Butterflies Need Our Help
Scientists say that migrating monarch butterflies are endangered, but we can act to help them.
© Jose Carlos Macouzet Espinosa—Creatas Video+/Getty Images Plus
Have you ever seen a monarch butterfly? Monarchs, which are found mostly in North America and Central America, are famous for their beautiful orange, black, and white wings. But in the past several years, it’s been harder to find some monarchs—because there aren’t as many as there used to be. Scientists say that migrating monarch butterflies are endangered, which means they’re in danger of dying out.
The International Union for Conservation of Nature (IUCN), a group that keeps track of species populations, has added the migrating monarch butterfly to its “red list” for the first time. The red list is a list of species whose populations have fallen to the point where they are “threatened.” When something is threatened, it means that its future is not certain. There are more than 41,000 species on the red list.
According to the IUCN, the number of monarchs in North America has fallen by at least 22 percent in the past 10 years. That’s almost one-quarter of the monarch butterfly population. Scientists believe there are a few reasons for this. The butterflies have lost much of their habitat, including parts of forests where they stay during the winter. They’ve also been harmed by pesticides, which are poisons that farmers use to kill pests that eat crops. And, like many species, monarch butterflies are affected by climate change.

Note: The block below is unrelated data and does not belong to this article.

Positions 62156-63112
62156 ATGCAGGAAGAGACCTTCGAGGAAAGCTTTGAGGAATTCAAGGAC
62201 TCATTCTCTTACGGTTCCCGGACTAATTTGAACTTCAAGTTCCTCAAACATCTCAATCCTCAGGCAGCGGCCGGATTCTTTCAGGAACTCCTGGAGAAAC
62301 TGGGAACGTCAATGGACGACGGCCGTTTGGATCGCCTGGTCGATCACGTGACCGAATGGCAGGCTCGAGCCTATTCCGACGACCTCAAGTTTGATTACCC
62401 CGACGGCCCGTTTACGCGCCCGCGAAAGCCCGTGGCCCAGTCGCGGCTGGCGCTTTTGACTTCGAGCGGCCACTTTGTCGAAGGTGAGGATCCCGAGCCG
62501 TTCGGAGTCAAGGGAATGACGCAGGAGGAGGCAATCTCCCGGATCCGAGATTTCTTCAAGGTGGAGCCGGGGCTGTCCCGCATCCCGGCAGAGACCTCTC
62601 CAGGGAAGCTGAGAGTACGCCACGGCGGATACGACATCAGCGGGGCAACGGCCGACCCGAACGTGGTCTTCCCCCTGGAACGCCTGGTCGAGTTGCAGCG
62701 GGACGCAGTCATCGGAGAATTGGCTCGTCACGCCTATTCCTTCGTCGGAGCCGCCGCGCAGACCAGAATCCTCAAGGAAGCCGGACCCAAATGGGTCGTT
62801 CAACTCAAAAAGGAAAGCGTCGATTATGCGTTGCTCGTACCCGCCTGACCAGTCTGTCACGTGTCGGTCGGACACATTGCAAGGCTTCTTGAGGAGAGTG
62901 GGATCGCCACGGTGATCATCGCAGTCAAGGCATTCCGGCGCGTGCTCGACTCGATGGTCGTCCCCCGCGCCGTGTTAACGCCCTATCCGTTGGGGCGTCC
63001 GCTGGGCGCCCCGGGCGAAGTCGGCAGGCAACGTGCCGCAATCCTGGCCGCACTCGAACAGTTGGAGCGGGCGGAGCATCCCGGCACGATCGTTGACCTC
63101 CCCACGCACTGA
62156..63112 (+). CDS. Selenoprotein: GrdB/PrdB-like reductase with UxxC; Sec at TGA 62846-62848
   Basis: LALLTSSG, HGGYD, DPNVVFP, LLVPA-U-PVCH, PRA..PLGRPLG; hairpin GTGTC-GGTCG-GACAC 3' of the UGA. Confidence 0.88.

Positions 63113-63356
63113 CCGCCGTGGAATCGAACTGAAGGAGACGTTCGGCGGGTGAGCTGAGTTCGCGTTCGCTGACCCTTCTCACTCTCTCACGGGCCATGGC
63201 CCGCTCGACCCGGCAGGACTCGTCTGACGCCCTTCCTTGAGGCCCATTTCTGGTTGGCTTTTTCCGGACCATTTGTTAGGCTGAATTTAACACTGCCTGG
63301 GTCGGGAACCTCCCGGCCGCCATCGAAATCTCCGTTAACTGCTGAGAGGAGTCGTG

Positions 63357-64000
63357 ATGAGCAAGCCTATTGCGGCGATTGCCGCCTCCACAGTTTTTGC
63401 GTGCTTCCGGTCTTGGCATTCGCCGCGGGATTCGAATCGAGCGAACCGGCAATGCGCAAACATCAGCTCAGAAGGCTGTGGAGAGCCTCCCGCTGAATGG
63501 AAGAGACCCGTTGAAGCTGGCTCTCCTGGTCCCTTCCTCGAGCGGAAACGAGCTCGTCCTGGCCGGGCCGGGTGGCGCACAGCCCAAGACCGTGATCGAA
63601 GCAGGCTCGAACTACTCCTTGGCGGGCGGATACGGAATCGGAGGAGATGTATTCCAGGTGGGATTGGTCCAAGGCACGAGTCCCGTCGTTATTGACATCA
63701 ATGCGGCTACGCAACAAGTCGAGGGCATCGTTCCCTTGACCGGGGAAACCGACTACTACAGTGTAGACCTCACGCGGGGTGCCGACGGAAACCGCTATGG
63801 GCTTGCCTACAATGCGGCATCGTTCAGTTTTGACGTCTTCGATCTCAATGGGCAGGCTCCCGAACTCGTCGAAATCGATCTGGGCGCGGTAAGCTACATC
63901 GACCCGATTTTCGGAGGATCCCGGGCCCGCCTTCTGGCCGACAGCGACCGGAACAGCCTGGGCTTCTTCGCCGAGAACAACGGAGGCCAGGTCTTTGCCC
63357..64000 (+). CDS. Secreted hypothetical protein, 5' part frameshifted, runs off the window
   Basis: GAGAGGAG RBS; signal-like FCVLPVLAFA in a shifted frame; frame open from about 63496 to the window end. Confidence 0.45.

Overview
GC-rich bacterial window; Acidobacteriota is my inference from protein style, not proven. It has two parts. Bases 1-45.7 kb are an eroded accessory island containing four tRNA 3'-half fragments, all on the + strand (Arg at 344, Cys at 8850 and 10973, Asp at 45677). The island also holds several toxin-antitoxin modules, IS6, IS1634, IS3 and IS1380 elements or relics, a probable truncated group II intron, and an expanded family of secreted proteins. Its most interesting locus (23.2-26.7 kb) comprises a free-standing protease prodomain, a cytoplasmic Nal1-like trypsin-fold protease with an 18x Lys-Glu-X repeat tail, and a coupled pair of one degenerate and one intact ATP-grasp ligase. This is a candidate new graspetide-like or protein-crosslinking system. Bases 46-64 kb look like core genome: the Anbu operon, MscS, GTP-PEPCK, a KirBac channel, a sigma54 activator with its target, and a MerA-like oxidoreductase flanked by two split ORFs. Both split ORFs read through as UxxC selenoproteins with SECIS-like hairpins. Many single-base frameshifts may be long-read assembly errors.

Not all monarch butterflies are in trouble. The problem is affecting only the monarch butterflies that migrate, or fly from one place to another each year. Every autumn, millions of these monarchs fly south, from colder parts of North America to California and Mexico, where they spend the winter. They fly north again as the weather warms up in the spring.
The migration of the monarch butterfly is thousands of miles—the longest in the insect world. The sight of the butterflies is so beautiful that crowds sometimes gather to see thousands of the orange insects sleeping in the trees.
But scientists say there are reasons to hope monarch butterflies will be around for a long time. Putting a species on the red list can make people aware that it needs help. And there are ways to help, including by protecting forests and using fewer pesticides.
Ordinary people can help too. Monarch butterflies lay their eggs on a plant called milkweed, and caterpillars (young butterflies) feed on the milkweed. People who have backyards can help monarchs by planting milkweed.
“There is still time to act,” Scott Hoffman Black, a scientist who works to help save species, told CNN.